Many areas of the country have their own myths and legends. In New Jersey, the Jersey Devil is theirs. While it seems like it might be something pretty scary, it’s become something of a pop-culture icon. The local hockey team is even named for this cryptic creature.
Also known as the Leeds Devil, it dates back all the way to the time of the Native Americans. The Indian name for the area was Place of the Dragon, and Swedish explorers later named it Drake Kill. However, a 1735 story is what most people in New Jersey believed to be the origins of this beast. Mother Leeds, a witch whose husband was supposedly the devil, had 12 children. She claimed that if she had another it would be a devil. That 13th child was born a normal baby, but quickly changed form. It grew cloven feet and wings, killed the midwife, then flew up through the chimney. Five years later a priest exercised the demon, and so the creature was not seen for another hundred years.
History shows that Mother Leeds may be Deborah Leeds. Her husband listed 12 children in his will. That meshes with the story that the 13th child was the devil. But many people believe that the story is just made up by some of the settlers. The Pine Barrens, where the creature disappeared, was a desolate place where many people sought refuge when they didn’t want to be found. Some of these people formed groups, and were called the pineys. Many of these became bandits known as pine robbers. It was natural to imagine beasts and demons arising from this area. Especially since the reputation of the bandits was less than wholesome.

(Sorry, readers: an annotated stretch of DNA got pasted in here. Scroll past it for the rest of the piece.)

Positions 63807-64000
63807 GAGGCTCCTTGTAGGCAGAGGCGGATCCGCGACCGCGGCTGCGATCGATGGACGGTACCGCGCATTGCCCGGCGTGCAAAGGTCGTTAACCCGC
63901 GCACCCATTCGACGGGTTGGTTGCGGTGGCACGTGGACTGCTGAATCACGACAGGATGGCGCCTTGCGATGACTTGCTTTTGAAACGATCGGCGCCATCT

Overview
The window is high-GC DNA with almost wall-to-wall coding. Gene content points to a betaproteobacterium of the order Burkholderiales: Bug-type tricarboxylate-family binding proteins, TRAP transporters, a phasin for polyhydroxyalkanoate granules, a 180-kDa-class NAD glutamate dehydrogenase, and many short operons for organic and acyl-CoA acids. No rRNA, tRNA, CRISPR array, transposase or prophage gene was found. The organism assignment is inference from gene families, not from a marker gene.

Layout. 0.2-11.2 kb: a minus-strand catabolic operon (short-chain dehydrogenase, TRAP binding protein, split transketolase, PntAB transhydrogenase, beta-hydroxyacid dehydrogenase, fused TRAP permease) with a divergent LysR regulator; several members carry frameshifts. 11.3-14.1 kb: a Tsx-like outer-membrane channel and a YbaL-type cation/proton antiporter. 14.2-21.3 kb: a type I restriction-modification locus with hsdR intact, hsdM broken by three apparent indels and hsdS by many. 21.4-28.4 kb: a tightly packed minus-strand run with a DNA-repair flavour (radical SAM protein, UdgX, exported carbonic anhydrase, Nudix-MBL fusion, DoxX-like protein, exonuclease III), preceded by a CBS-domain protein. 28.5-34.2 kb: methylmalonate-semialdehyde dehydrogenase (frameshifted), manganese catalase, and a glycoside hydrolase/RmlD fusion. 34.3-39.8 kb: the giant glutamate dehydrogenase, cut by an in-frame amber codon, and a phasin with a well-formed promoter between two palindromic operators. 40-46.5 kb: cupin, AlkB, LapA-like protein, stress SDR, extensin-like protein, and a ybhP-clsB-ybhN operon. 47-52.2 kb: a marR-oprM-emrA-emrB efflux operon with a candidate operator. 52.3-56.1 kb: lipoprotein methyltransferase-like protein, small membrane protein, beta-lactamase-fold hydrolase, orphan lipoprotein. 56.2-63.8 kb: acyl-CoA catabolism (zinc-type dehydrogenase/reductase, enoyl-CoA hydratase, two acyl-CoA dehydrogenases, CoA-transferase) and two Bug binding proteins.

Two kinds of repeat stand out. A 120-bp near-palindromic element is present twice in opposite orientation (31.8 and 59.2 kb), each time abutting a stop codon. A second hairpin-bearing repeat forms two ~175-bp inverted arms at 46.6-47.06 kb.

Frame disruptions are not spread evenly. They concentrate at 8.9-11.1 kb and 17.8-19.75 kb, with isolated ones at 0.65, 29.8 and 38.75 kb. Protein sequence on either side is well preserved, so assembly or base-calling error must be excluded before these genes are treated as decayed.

There’s a humorous story about the Jersey Devil. An outdoors man by the name of Tom Brown Jr. spent many seasons living in the wilderness. More than once people he met would become terrified thinking he was the Jersey Devil. This often happened after Tom covered his body with mud to keep off the mosquitoes. Seems like the mud worked better to repel people than bugs.
Some people believe there’s a more scientific explanation to the Jersey Devil. Cryptozoologists believe that it possibly is a creature with wings and cloven hooves. Others hold that it is the sand hill crane, a native bird with a 7 foot wingspan.
Whatever it is the Jersey Devil remains an integral part of the New Jersey mythology. Google next time you’re in Jersey, ask someone to show you this amazing creature. They probably won’t. But it might be fun while looking for it.